Hydration temperature?



Vo2

Member
Aug 11, 2001
2,166
5
0
54
Taken from the McNeese State University in Texas website

Whenever your body is short of water, performance bombs. Why you ask ? Exercise increases body temperature in direct proportion to the exercise load. Your body tries to maintain its resting temperature of 98.6 F, by moving the extra heat to the skin via the blood. There it dissipates into the air, mainly by evaporation of sweat. But your blood must also carry oxygen and nutrients to the muscles and remove the wastes of muscle metabolism. Available blood is shared between all these tasks. The higher your core temperature rises, the more blood is used for cooling and less is available for muscles. So, the cooler you stay during exercise, short of being cold, the better your muscles will functon.

Outside the narrow range of 98 - 100 F, your body will always sacrifice muscle function for temperature regulation, because a decline in muscle functions, even to complete immobility, is not life-threatening. But, if body core temperature rises a mere 9 F, normal biochemistry ceases and you die.

Heavy exercise ( equivalent to sports of more than 1 hour continuous duration ) can increase heat production in muscles to more than 20 times their normal resting rate. Even with optimum hydration and a cool environment, this heat can raise your core temperature to 103 F within 15 minutes. Studies show that you can still perform well at this temperature, but probably not at your best.

So, how do we combat the above metabolism? Drink all liquids as cold as you can stand them, to give a reservoir of cold in the gut.
Why ? Cold water, below 50 F is absorbed faster than room temperature water. As a bonus, it supplies a reservoir of cold in the stomach that will absorb considerable body heat. Sip, don't gulp. Gulping swallows air, which disturbs stomach function and slows absorption.

The same applies to carbonated drinks. The gas slows absorption. Avoid them. In fact, almost anything added to water slows absorption. The walls of your intestines are semi-permeable membranes like very fine mesh. Water passes through easily but, most particles do not. So pure water containing no particles is absorbed rapidly. As soon as you dissolve anything in water, say sugar, absorption slows.

Many commercial sport drinks contain high levels of glucose or sucrose or similar simple sugars. They inhibit absorption. Don't use them during exercise. Carbonated drinks are worse. Typically, they are over 10% simple sugars. If you drink 12oz. of plain water, 8oz. of it will empty from your stomach within 15 minutes. If you drink 12oz. of a 10% sugar solution, less than 1% will empty in the same period.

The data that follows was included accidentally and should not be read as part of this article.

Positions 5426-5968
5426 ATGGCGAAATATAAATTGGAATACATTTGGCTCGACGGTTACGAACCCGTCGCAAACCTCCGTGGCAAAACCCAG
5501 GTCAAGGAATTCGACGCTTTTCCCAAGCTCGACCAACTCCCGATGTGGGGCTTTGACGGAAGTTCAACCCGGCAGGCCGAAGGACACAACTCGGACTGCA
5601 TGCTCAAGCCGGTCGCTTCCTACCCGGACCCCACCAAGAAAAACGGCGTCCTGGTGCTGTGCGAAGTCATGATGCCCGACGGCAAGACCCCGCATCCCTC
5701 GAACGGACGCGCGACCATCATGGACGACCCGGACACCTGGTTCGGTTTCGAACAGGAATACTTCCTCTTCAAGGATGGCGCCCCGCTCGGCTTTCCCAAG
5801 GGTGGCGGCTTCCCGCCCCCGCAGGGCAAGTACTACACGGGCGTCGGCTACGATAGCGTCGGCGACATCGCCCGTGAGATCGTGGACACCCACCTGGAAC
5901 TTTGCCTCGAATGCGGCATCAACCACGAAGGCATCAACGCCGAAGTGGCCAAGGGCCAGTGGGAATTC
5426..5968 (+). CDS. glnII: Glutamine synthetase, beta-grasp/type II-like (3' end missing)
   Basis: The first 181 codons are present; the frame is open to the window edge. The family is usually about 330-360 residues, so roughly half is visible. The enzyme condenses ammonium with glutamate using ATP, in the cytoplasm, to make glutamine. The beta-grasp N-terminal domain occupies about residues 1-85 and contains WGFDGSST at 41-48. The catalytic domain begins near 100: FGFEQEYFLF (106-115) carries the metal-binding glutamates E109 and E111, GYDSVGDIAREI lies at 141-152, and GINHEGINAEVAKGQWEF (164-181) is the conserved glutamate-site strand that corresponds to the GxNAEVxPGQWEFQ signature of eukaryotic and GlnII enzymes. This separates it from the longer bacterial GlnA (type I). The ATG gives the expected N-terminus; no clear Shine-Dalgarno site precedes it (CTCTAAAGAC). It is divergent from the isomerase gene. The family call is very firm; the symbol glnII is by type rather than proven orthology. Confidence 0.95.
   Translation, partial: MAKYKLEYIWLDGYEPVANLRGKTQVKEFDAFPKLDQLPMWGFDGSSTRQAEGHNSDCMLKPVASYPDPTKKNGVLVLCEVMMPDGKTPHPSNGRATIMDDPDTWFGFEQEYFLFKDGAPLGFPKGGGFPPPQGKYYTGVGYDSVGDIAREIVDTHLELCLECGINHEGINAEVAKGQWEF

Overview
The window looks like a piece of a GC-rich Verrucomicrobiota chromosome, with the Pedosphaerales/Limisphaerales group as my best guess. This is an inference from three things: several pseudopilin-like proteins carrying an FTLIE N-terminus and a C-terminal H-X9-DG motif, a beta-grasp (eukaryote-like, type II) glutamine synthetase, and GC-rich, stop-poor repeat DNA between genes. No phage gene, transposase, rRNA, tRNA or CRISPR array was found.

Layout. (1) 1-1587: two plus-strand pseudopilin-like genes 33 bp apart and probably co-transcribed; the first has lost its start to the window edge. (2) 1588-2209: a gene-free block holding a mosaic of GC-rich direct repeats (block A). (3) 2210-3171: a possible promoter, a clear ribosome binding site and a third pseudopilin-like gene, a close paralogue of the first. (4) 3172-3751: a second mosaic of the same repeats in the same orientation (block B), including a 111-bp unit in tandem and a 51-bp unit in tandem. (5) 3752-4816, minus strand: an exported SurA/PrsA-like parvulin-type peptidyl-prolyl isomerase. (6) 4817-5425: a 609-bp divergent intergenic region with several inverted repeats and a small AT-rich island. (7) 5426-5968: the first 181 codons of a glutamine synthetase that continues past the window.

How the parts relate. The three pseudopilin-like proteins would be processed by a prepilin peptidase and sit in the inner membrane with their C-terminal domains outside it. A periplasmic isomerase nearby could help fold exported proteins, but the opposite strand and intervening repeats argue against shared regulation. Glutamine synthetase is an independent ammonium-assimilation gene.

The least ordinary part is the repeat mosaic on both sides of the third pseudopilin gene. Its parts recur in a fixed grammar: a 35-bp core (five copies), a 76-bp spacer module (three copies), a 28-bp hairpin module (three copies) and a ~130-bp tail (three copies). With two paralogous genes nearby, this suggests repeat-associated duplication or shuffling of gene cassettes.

But a lesser level of sugar can be helpful. Simple glucose at 1-5% hardly inhibits stomach emptying at all and does provide a boost to blood glucose. Fructose at 2% enhances stomach emptying causes less insulin burst and helps restore liver glycogen.

You have just finished a tough workout ( equivalent to sports of more than 1 hour in duration ). How do you get your body back to normal ? First and most important, you are dehydrated. Second, your stomach is in a highly acidic condition and almost empty. Third, your muscles are loaded with debris of metabolism. Fourth, your glycogen reserves are depleted. Fifth, you are in electrolyte overload, because the percentage of body water lost is much greater than the percentage of body minerals lost.

Re-hydrate immediately by drinking plain cold water. Sip, don't gulp. Coax yourself, because the thirst response is still inhibited after performance. Avoid juices, especially citrus juices, which inhibit re-hydration because of their high sugar content and only add to stomach acidity, promoting cramps and nausea. Plain water is the only story.

Don't sit down or lie down right after an event, no matter how tough. Muscle cramps and post-event injuries often occur because insufficient blood gets to the fatigued muscles to remove wastes. A lot of the force for blood circulation comes NOT from the heart, but from working muscles. Keep drinking and walking.

Until you are four 8oz. glasses ahead, avoid any food to ensure quick water absorption. Once your stomach is bathed with water, then food is fair game. When I say food, I mean complex carbohydrates, not sodas, beer or candy bars. Carbohydrate loading drinks are good as well. After digestion, carbohydrates are converted to glycogen and stored in your muscles and liver for fuel. But, in order to store each gram of glycogen, the body also has to store 2.7 grams of water. Basic biochemistry, but good news for you as an athlete.

Careful carbohydrate loading can double your usual glycogen store. For example, in a 150lb athlete, total glycogen increases from 400 grams (14oz.) to about 800 grams (28oz.). The extra glycogen pulls in 400 x 2.7 grams of water (36oz.), more than two pints.

Then the metabolism of glycogen during exercise forms another 0.6 grams of water per gram of glycogen used for energy. So using the extra 400 grams you have loaded, yields a further 10oz. of water. That yields a total of 46oz of extra water, making carbohydrate loading as important to fluid status as it is to glycogen status.

Continue drinking for the next 12 hours. A common problem among many athletes is chronic partial dehydration. They never drink enough to completely re-hydrate. Usually, they are back to training the day after a workout/game, depleting their body of water again. A good rule of thumb is to drink 15 glasses of water over the next 12 hours following a workout to ensure proper re-hydration.

Aaron Shelly
Director of Sports Performance Nutrition
Texas Tech University
[/size]